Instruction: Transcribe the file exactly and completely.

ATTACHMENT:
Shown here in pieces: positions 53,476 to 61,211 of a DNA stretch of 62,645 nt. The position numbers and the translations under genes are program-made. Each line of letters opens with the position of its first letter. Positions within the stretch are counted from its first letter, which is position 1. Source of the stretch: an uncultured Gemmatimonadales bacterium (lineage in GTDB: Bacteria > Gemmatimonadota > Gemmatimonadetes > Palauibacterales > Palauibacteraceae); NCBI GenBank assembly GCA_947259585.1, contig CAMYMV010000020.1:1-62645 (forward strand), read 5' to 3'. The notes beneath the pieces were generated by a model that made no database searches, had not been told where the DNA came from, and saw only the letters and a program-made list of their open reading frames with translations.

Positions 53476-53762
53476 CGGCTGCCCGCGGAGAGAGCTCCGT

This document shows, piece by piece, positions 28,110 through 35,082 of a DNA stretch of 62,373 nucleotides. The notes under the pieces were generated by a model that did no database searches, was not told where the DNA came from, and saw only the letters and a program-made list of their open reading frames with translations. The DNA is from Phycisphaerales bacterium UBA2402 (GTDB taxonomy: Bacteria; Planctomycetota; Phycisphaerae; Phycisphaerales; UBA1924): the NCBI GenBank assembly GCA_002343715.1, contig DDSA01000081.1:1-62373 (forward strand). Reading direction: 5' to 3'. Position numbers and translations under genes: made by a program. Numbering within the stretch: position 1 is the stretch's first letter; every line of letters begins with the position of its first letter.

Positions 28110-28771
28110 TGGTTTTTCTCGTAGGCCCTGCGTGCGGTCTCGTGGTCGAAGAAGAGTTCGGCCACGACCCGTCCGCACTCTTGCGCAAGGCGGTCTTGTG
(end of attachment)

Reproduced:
Shown here in pieces: positions 53,476 to 61,211 of a DNA stretch of 62,645 nt. The position numbers and the translations under genes are program-made. Each line of letters opens with the position of its first letter. Positions within the stretch are counted from its first letter, which is position 1. Source of the stretch: an uncultured Gemmatimonadales bacterium (lineage in GTDB: Bacteria > Gemmatimonadota > Gemmatimonadetes > Palauibacterales > Palauibacteraceae); NCBI GenBank assembly GCA_947259585.1, contig CAMYMV010000020.1:1-62645 (forward strand), read 5' to 3'. The notes beneath the pieces were generated by a model that made no database searches, had not been told where the DNA came from, and saw only the letters and a program-made list of their open reading frames with translations.

Positions 53476-53762
53476 CGGCTGCCCGCGGAGAGAGCTCCGT

This document shows, piece by piece, positions 28,110 through 35,082 of a DNA stretch of 62,373 nucleotides. The notes under the pieces were generated by a model that did no database searches, was not told where the DNA came from, and saw only the letters and a program-made list of their open reading frames with translations. The DNA is from Phycisphaerales bacterium UBA2402 (GTDB taxonomy: Bacteria; Planctomycetota; Phycisphaerae; Phycisphaerales; UBA1924): the NCBI GenBank assembly GCA_002343715.1, contig DDSA01000081.1:1-62373 (forward strand). Reading direction: 5' to 3'. Position numbers and translations under genes: made by a program. Numbering within the stretch: position 1 is the stretch's first letter; every line of letters begins with the position of its first letter.

Positions 28110-28771
28110 TGGTTTTTCTCGTAGGCCCTGCGTGCGGTCTCGTGGTCGAAGAAGAGTTCGGCCACGACCCGTCCGCACTCTTGCGCAAGGCGGTCTTGTG